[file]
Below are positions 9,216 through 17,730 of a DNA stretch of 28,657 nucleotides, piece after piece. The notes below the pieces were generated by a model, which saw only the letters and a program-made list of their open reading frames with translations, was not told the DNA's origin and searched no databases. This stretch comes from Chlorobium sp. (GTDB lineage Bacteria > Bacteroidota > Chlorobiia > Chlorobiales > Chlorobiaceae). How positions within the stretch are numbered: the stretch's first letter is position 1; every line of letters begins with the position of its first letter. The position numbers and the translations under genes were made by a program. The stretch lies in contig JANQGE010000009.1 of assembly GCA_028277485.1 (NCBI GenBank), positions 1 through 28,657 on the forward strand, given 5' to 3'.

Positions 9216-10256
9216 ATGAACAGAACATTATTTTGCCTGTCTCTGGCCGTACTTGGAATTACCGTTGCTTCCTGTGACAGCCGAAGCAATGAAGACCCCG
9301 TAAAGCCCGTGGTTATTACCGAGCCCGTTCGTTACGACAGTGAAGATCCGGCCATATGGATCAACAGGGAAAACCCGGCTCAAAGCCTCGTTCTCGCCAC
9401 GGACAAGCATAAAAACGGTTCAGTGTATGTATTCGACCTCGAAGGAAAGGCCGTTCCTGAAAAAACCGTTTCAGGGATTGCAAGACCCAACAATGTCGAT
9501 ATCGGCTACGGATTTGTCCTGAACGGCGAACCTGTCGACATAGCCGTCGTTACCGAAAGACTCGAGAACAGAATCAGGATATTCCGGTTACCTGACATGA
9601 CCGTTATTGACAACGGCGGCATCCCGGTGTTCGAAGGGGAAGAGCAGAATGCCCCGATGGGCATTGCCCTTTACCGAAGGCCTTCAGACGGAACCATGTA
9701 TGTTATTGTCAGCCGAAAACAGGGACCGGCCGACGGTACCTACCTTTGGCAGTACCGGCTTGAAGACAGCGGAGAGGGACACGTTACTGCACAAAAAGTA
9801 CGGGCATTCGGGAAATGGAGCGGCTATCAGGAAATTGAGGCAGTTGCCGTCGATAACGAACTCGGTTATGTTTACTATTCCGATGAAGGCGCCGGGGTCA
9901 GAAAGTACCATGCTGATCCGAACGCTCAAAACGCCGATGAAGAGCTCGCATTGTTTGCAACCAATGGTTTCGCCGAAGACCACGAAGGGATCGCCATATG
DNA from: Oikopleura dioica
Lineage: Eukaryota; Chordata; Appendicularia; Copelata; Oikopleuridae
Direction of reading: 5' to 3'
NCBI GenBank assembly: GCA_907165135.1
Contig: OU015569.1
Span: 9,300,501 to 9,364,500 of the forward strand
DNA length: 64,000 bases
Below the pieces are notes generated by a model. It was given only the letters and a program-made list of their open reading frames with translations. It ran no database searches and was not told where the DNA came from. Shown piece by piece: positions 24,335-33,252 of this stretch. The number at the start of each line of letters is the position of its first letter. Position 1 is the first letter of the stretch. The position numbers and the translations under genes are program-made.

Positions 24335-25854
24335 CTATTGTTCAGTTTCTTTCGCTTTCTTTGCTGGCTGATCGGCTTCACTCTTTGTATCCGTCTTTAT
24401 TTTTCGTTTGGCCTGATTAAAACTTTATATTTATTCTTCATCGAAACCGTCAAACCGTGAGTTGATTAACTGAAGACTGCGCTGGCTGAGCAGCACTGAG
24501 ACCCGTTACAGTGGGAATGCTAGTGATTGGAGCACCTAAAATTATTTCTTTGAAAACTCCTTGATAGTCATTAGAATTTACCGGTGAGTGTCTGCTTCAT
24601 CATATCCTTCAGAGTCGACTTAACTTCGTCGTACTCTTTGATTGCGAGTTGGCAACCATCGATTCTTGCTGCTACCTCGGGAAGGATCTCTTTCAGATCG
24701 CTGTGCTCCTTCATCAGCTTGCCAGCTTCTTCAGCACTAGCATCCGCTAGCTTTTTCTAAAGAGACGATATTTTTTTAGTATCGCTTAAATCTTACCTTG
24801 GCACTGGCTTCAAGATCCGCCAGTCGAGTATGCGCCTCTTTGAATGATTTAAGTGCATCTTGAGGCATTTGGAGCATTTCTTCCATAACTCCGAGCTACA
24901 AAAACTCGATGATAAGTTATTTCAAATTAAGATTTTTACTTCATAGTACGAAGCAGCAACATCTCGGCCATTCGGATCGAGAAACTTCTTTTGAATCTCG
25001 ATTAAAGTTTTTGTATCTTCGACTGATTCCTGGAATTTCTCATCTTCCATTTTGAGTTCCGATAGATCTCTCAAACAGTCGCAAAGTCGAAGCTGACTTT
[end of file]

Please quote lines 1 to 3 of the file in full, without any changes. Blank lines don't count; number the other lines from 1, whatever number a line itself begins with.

Below are positions 9,216 through 17,730 of a DNA stretch of 28,657 nucleotides, piece after piece. The notes below the pieces were generated by a model, which saw only the letters and a program-made list of their open reading frames with translations, was not told the DNA's origin and searched no databases. This stretch comes from Chlorobium sp. (GTDB lineage Bacteria > Bacteroidota > Chlorobiia > Chlorobiales > Chlorobiaceae). How positions within the stretch are numbered: the stretch's first letter is position 1; every line of letters begins with the position of its first letter. The position numbers and the translations under genes were made by a program. The stretch lies in contig JANQGE010000009.1 of assembly GCA_028277485.1 (NCBI GenBank), positions 1 through 28,657 on the forward strand, given 5' to 3'.

Positions 9216-10256
9216 ATGAACAGAACATTATTTTGCCTGTCTCTGGCCGTACTTGGAATTACCGTTGCTTCCTGTGACAGCCGAAGCAATGAAGACCCCG